You Deserve The Best Defense

Preparing for your Department of Licensing hearing

On Behalf of | Jun 13, 2023 | Department of Licensing Hearings, DUI

When you are fighting a DUI charge or traffic ticket, you risk losing your driver’s license. You might initially consider this a minor penalty, compared with some of the more serious penalties associated with a DUI or driving charge, such as high fines or jail time, but losing your driver’s license can also cause you major problems.

Consequences of a driver’s license suspension

Most of us need our driver’s license to get to and from work, and without it, we risk losing our jobs. If your job involves driving for a living, losing a driver’s license can prevent you from finding another job in your line of work.

In addition to the potential job loss, you may need a driver’s license to transport your children or other family members around. Perhaps you are now realizing that losing your driving privileges could complicate your life more than you previously imagined.

You have the right to request a hearing with the Department of Licensing to fight the suspension of your driver’s license. This right applies whether the suspension is due to a DUI or other traffic offense.

Pay attention to deadlines

There are deadlines associated with applying for a hearing, so it is important to request your hearing within the deadline or you waive your right to fight the suspension.

After you request a hearing, you will receive a notice with your hearing date and time. Hearings are typically held by telephone and are recorded.

What happens at the hearing?

However, they largely follow the same procedures as in-person hearings, with testimony given under oath and the presentation of evidence.

At the hearing, you can give testimony, have witnesses testify on your behalf and submit any other evidence that you feel will help you receive a decision in your favor.

The importance of organization

Organization is essential when preparing for your hearing. You want to make it as easy as possible for the hearing examiner and not confuse or overwhelm them with sloppy documentation.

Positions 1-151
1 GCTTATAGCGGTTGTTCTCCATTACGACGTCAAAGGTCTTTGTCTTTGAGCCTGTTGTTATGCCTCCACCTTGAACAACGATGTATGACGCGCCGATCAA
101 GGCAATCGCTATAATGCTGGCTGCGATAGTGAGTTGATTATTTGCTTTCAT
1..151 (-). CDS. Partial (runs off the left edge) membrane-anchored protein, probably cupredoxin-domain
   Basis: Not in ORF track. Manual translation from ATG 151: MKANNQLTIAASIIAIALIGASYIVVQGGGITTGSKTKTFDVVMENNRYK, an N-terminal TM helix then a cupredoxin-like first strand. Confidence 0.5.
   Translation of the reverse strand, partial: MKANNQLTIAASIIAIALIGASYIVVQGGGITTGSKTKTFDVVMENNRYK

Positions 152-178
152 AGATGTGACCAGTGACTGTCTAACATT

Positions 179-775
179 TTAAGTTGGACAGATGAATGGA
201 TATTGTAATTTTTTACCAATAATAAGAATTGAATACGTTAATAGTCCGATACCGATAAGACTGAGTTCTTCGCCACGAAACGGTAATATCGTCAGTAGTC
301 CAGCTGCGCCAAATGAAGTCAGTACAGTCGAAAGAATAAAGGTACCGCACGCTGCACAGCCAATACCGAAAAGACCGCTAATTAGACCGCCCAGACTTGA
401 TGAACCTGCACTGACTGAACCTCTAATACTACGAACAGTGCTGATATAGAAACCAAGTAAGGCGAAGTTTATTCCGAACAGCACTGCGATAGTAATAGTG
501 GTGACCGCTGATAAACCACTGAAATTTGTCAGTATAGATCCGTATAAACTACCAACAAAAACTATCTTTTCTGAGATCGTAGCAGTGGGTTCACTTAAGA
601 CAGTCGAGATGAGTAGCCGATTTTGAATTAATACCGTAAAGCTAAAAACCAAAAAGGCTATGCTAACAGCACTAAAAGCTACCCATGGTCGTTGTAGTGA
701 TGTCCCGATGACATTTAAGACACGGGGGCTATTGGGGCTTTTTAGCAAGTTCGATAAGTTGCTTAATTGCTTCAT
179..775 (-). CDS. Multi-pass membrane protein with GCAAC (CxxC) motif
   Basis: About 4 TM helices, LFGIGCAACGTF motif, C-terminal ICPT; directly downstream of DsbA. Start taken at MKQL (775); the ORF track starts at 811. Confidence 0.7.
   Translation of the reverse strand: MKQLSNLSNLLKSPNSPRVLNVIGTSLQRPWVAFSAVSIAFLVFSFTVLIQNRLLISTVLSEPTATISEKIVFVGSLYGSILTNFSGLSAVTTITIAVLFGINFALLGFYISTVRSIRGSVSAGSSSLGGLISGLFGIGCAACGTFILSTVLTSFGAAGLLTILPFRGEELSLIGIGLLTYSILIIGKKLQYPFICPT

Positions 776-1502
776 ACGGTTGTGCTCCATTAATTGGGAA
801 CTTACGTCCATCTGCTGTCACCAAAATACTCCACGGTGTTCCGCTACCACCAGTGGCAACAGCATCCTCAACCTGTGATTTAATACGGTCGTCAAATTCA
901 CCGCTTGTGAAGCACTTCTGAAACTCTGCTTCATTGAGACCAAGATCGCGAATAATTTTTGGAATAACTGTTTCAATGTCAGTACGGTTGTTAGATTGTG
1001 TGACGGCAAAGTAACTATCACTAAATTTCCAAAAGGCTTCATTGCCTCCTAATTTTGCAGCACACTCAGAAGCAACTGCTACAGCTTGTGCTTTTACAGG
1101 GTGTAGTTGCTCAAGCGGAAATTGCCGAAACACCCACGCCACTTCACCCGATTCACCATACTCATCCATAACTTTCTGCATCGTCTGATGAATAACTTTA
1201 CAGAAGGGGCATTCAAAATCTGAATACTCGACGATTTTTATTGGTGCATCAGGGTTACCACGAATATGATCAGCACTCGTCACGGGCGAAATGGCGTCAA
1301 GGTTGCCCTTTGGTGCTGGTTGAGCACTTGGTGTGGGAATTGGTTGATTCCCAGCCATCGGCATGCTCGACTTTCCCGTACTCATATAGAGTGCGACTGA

Your testimony should be clear and concise. Do not ramble or insert irrelevant information into your testimony, which may frustrate the hearing examiner.

Remember that you must prove your case and argue as to why your driver’s license should not be suspended or revoked. The hearing examiner will not guide you or help you through putting on your case.

Proving your case

Your documents or evidence must reflect why the driver’s license suspension is legally invalid. For example, if you are fighting a suspension after a DUI arrest, evidence that you were not read your Miranda rights could be used to argue against the driver’s license revocation, as well as the DUI charge itself.

Although you might be tempted to explain to the hearing examiner all the problems that not having a driver’s license will cause you, this type of testimony is typically not helpful. You must have legally valid grounds to argue against the driver’s license revocation.

What to expect after the hearing

The hearing examiner does not usually make a decision immediately at the conclusion of the hearing, so prepare yourself for the fact that you will likely not have an answer that day. You will be mailed a decision, which could take up to 6 weeks.

Every case involves different and unique facts and circumstances. Having your case reviewed by a professional can help you learn if you have grounds to challenge a driver’s license revocation.